The Green Man celebrated its 15th anniversary this year — and did it in style. With the music, comedy, art, installations, food and ale all knocking it out of the park, the Brecon Beacons festival has to be one of the UK’s best.
I’ve been to the Green Man a fair few times since it began, I even remember an early installation at Baskerville Hall above Hay-on-Wye. What stands out every time I head back is that the intimacy of the event hasn’t been lost. Helped in part by a compact site and only selling 20,000 tickets, the festival preserves all that is enjoyable about a smaller festival. The Glanusk Estate is blessed with an amazing backdrop for the Mountain (main!) Stage, walled gardens for the more intimate stages and the beautiful meandering Usk separating the site from the main road. Combine all of the above with a brilliantly curated line-up, the Settlement programme (rock up on the Monday and camp for the week running up the festival) and some of the best food and drink Wales has to offer and you’re sure to be onto a winner.
I have to admit that this year me and my friends decided not to camp (sorry!) — I’d just finished ten days of work onsite at Boardmasters Festival and the prospect of a real bed back home in Brecon was just too appealing. If camping’s not your bag either there is plenty of accommodation in the area, but to really capture that vibe it really has to be done under canvas. Next year…
The music and comedy
Whatever you’re into, there’ll be something for you at Green Man. We arrived without too much of an agenda (the only way to really enjoy a festival in my opinion) and planned to stage hop to get to know some new artists. Gossip of BadBadNotGood having already played the set of the weekend on the Thursday evening when we arrived on the Friday morning had us excited for what was to come. The comedy captured us for quite some time — a great selection of comics had us chuckling into our pints from the off.
Future Islands were a solid highlight of the Friday evening — we came for the famous dancing of frontman Samuel T. Herring and stayed for the duration. I won’t bore you with every act we saw, but over the weekend there were some real standout performances for us (and plenty more for others, I’m sure!).
Michael Kiwanuka’s Saturday night set blew me away; his unique vocals, excellent band and the energy from the crowd made for a mesmeric experience. (And a big thanks to the well beered gent stood in front of us for sharing his seemingly never ending supply of vodka based cocktails in an effort to sober himself up).
PJ Harvey came, saw and conquered Green Man 2017 on the Sunday night (following on from Ryan Adams who had done much the same the night before). Sadly the BBC’s recording has now been taken offline, but you can catch a glimpse with a quick search over on YouTube.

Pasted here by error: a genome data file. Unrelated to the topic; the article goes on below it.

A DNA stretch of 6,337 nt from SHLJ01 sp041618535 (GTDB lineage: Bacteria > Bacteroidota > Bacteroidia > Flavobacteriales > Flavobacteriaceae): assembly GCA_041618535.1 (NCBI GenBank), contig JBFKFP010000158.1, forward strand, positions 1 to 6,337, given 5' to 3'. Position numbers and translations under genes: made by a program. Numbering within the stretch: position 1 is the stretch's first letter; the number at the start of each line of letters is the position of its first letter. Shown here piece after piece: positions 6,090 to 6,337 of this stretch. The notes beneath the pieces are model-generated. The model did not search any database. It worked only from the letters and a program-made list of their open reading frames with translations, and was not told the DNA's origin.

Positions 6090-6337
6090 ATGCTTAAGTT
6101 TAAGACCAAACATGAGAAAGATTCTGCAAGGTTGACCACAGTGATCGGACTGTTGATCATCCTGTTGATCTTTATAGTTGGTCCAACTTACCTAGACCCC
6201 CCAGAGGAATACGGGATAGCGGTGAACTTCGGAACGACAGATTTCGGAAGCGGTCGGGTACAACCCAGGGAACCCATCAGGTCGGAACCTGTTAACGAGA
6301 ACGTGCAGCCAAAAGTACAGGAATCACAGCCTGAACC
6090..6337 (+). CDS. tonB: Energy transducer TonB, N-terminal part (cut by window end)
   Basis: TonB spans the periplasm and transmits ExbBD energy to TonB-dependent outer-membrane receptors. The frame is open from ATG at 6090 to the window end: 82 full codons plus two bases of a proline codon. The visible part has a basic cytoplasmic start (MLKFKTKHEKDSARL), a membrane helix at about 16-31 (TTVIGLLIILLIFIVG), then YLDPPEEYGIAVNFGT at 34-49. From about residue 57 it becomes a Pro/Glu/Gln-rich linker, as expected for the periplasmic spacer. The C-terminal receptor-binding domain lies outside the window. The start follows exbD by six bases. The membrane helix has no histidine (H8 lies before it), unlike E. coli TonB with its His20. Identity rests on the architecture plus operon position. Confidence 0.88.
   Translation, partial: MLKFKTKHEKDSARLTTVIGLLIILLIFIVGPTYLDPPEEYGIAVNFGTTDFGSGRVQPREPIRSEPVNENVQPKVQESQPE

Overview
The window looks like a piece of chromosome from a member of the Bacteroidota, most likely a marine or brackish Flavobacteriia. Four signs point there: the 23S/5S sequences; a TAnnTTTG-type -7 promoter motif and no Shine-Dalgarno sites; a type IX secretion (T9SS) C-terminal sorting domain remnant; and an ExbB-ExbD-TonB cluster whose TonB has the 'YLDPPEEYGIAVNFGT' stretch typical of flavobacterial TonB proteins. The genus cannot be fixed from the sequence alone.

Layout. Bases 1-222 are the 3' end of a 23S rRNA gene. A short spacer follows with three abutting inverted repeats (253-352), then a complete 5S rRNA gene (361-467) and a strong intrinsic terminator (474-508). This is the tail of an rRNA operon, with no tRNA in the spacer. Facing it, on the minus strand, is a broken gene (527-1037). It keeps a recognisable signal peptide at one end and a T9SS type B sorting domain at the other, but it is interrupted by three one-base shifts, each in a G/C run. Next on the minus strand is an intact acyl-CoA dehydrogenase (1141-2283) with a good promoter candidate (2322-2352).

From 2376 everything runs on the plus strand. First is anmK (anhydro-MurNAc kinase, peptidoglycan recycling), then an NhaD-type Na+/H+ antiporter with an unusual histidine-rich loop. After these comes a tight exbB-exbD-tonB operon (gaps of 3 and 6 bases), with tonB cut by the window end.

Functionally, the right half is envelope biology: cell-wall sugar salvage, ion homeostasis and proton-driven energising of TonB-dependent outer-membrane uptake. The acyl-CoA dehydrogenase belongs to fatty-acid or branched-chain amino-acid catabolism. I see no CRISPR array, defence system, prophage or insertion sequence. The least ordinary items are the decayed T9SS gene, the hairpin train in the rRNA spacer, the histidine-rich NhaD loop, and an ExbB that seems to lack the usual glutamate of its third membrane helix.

Kate Tempest was brilliant, as was Johnny Flynn. The beat that never stops beating at Chai Wallah’s was (as always) lively into the early hours, with incredible acts throughout. The Extreme Sports comedy with James Hancox on Saturday evening remains one of the most bizarre yet entertaining hours I’ve spent in a festival comedy tent.
The Green Man know how to do a beer festival. In fact, judging by some of the beer twitchers in the main beer festival tent, I’d say it draws a section of its crowd just for the beer. Said tent had a wonderful array of kegs from across Wales. We supped many great pints over the course of the weekend, suffice to say that we didn’t leave disappointed.
There were over a hundred beers on offer — and while I’ll struggle to pick out a favourite, some favourites from my group included the ever popular Tiny Rebel brews, Brecon Brewing and some great North Walian jars from Purple Moose and Geipel. There’s a load of good Welsh cider as well if you’re apple inclined. I’m not. Sorry.
Green Man doesn’t stop reminding you that you’re on the outskirts of one of Wales’ most beautiful National Parks. And rather than trying to distract from that, they complement it with some great installations. In fact, the aforementioned main stage is a work of art in itself — the backdrop of the rolling Welsh hillside is unrivalled at any festival I’ve ever attended.
There were some great areas to explore, including the woodlands near the walled gardens that housed ‘Ecplise’ by a London collective (aptly) called Lumen. The glimmering work stood as a tribute to the full solar eclipse happening in the US at the same time. It drew a continual crowd of onlookers and seemed to evolve with the changing light throughout the festival.
Nearby was another ‘Lumen’, this one created by David Ogle. His luminous neon trees came to life after dark and their glowing branches created an eerie effect.
Book your tickets for next year. If you can hack a bit of rain (it seems to always rain), Green Man delivers on everything you could want from a smaller festival. The crowds were the friendliest around, the line-up was fantastic and if it’s all a bit much for you then you can kick back and gaze at scenery of the Brecon Beacons. Dreamy.
Next year we’ll camp.
It’s taken me two months to write this review so you’ve missed the early birds (sorry), but keep an eye on our Twitter feed and we’ll give you the nod when they’re back on sale.